Mud Rotary Drilling and Cone Penetration Testing (CPT) both provide reliable options for gaining subsurface information. In fact, the two are even compatible – many organizations that order drilling services, such as mud rotary drilling are also using CPT for their operations.
Mud Rotary Drilling
Mud rotary drilling is a versatile and dependable method for geological drilling operations. It is most commonly used to create a hole that will then be used for water well, seismic testing and commercial drilling operations. The mud rotary drilling functions with a drill-bit that is attached to a drill-rod that rotates into a borehole. This is done while pumping a drill mud that contains bentonite or polymer slurry into the borehole. Once this operation is complete, the drilling mud will circulate into a mud pit where the remaining residue in the borehole caused by drilling will then come out and be reused. This process is done without any effort from the drilling operators, and speeds up the drilling by removing any potential obstacles.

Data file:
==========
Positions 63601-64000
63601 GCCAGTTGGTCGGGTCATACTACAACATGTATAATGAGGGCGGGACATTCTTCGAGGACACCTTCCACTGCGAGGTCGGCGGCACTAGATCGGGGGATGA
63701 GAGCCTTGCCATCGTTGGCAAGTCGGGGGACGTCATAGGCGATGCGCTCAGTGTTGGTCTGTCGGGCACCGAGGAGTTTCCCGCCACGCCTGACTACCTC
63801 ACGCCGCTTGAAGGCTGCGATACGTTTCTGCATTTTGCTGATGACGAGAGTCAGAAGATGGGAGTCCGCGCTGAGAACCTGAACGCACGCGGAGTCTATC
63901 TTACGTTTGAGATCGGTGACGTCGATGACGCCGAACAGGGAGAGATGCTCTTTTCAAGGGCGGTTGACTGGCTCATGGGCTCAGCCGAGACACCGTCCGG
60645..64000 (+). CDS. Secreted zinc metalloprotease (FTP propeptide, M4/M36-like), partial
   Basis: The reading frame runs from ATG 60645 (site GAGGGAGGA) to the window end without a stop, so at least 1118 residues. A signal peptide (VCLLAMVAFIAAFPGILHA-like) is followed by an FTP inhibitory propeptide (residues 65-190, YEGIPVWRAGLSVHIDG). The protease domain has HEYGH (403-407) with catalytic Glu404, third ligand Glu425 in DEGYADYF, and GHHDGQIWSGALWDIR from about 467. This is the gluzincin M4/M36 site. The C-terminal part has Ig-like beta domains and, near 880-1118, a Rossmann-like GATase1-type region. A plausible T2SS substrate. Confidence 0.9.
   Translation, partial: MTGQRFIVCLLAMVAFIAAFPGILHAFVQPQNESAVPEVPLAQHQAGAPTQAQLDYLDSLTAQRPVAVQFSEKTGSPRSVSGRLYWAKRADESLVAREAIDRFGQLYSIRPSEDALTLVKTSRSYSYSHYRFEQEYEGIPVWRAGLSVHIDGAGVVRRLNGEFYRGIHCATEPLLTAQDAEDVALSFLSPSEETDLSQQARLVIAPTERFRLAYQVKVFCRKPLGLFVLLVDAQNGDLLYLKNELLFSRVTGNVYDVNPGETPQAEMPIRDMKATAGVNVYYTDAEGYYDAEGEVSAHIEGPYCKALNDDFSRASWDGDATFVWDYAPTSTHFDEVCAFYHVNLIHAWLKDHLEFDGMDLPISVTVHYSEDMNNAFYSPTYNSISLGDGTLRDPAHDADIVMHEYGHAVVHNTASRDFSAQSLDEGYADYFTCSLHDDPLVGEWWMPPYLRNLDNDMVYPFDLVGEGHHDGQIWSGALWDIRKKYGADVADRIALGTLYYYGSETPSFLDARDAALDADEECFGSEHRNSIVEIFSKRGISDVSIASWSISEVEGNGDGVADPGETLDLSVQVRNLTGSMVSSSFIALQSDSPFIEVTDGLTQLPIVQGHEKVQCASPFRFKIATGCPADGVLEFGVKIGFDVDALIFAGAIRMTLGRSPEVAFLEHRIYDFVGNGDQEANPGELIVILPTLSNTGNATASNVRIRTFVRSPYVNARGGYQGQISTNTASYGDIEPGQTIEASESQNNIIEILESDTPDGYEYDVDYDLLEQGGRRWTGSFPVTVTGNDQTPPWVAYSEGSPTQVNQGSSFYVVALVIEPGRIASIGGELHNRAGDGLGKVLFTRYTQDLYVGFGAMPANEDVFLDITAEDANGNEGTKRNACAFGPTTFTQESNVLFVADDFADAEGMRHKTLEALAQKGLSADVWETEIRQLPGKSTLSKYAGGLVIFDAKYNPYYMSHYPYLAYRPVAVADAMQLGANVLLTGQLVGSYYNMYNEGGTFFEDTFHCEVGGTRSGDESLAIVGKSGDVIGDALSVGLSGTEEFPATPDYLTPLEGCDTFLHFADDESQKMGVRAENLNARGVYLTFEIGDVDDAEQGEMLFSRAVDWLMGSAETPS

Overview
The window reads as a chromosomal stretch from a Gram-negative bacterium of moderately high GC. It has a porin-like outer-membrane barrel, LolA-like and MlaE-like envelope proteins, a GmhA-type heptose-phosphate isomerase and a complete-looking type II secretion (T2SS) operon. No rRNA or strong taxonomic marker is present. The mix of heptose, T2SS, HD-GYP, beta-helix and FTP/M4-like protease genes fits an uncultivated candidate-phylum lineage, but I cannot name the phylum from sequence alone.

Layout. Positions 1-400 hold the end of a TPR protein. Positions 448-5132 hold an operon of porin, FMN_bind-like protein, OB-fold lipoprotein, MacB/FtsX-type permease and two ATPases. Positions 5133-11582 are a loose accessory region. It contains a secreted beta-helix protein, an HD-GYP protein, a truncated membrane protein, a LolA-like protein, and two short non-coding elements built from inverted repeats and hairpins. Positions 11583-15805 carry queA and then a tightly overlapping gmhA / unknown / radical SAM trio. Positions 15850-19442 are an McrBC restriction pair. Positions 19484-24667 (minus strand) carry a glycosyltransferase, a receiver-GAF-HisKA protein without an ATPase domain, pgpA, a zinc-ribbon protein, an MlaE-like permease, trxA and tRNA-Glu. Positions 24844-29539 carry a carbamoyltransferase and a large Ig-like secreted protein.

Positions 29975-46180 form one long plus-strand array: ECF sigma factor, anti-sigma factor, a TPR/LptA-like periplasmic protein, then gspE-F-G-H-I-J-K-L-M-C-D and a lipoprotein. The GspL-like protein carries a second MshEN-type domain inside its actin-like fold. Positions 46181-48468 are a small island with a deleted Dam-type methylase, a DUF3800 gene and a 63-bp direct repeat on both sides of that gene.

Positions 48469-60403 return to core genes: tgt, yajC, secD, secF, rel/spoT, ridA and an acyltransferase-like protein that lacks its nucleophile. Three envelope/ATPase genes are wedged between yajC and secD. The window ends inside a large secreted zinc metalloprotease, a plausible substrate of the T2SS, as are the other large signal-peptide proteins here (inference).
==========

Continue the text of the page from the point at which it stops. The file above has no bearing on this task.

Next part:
Cone Penetration Testing (CPT)
Cone Penetration Testing (CPT) is the use of a hardened cone shape that is pushed into the ground to substantial depths. The cone is pushed using steel rods that are able to be connected to each other as the depth increases. A dominant hydraulic ram is used to produce a considerable amount of downward force to facilitate the cone to penetrate soft soils, sand and clay.
Though both provide suitable options for obtaining subsurface information, there are many benefits to using CPT over drilling. First off, CPT is a faster, less expensive option that also provides immediate results on site. CPT can also point to where rotary mud drilling will be required which is typically because of subsurface conditions or where more sampling should be done. CPT is an overall safer option, since operators and engineers avoid contaminated soils and don’t have to drill.